Photo of Albert (Bud) E. Mayfield, III

Albert (Bud) E. Mayfield, III

Research Entomologist
200 W.T. Weaver Blvd
Asheville, NC 28804-3454
Phone: 828-257-4358
Fax: 828-257-4313

Current Research

Hemlock Woolly Adelgid

● Integrating Biological and Chemical Control

● Artificial Infestation Techniques

● Hemlock Restoration

Redbay Ambrosia Beetle and Laurel Wilt

● RAB Host Associations

● Utilization and Location Management Strategies for Reducing Laurel Wilt Impact

Walnut Twig Beetle and Thousand Cankers Disease

● Phytosanitary Treatments for Walnut Wood

● Pathogenic Fungi as Potential Biological Control Agents

See more research details at my RWU page

Education

Ph.D. in Environmental and Forest Biology, 2002
SUNY College of Environmental Science and Forestry
M.S. in Forestry, 1997
West Virginia University
B.S. in Biology, 1995
Yale University

Professional Experience

Research entomologist, USDA-FS-SRS
2010—Current
Forest Entomologist, Florida Division of Forestry
2002—2009

Publications

Research Highlights

More sunlight: a solution in the fight against an invasive tree-killing insect (2017)
SRS-2017-143 Eastern hemlock, a species with key ecological roles in eastern forests, is being killed throughout its range by an invasive insect, the hemlock woolly adelgid. Using artificial shade treatments on potted hemlocks, Forest Service scientists and their partners showed that elevated sunlight levels improved seedling growth and carbon status and dramatically reduced numbers of hemlock woolly adelgid on the branches. The findings suggest that forest management practices, such as thinning or creating small canopy gaps, that increase sunlight exposure on hemlocks could be valuable tools in the effort to manage and conserve eastern hemlock.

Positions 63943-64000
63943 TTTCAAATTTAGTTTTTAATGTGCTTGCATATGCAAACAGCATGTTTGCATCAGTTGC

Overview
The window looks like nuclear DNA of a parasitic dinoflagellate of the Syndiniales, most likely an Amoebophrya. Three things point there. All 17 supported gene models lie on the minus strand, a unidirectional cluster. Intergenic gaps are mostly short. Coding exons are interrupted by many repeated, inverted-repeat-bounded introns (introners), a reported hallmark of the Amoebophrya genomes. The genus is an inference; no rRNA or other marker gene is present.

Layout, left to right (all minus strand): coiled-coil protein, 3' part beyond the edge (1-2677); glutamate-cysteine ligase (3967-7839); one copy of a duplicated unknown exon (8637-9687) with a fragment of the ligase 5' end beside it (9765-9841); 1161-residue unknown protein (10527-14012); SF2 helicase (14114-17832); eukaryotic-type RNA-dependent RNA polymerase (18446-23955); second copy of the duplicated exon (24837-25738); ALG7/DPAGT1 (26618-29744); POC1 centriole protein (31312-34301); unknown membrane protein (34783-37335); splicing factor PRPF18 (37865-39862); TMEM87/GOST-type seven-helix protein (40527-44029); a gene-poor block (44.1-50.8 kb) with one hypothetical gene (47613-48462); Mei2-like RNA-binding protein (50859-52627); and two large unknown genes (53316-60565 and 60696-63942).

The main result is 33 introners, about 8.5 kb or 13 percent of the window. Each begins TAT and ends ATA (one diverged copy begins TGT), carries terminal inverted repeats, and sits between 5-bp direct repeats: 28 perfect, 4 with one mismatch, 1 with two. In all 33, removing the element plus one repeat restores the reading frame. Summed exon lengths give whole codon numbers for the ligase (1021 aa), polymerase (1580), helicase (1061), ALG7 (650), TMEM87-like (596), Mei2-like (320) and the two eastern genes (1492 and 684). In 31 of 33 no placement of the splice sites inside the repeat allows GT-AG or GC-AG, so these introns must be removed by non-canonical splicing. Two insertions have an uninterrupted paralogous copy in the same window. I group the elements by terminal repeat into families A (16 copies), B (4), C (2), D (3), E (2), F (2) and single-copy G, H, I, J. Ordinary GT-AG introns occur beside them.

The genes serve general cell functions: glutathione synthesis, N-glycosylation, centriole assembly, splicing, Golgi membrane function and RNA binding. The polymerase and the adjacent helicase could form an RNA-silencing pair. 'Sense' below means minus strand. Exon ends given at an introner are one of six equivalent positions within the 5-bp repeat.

New Insights Into Trapping the Redbay Ambrosia Beetle (2016)
SRS-2016-176 The redbay ambrosia beetle carries the pathogen that causes laurel wilt, a disease which has killed millions of redbay and sassafras trees in the southeastern U.S. A recent study by Forest Service scientists provides new insights into how the invasive pests responds to traps that are baited with lures that smell like a host tree.

Using Predators and Chemicals together to Protect Hemlock Trees. (2015)
SRS-2015-241 A non-native insect, the hemlock woolly adelgid, is eliminating an ecologically important tree species, eastern hemlock, from southern Appalachian forests. Systemic insecticide applications and predator beetle releases are being combined to fight this invasive pest. In a study in northern Georgia, trees previously treated with imidacloprid insecticide had better crown health and eventually supported as many predator beetles as untreated trees, showing promise for an integrated pest management approach.

R&D Affiliations
External Resources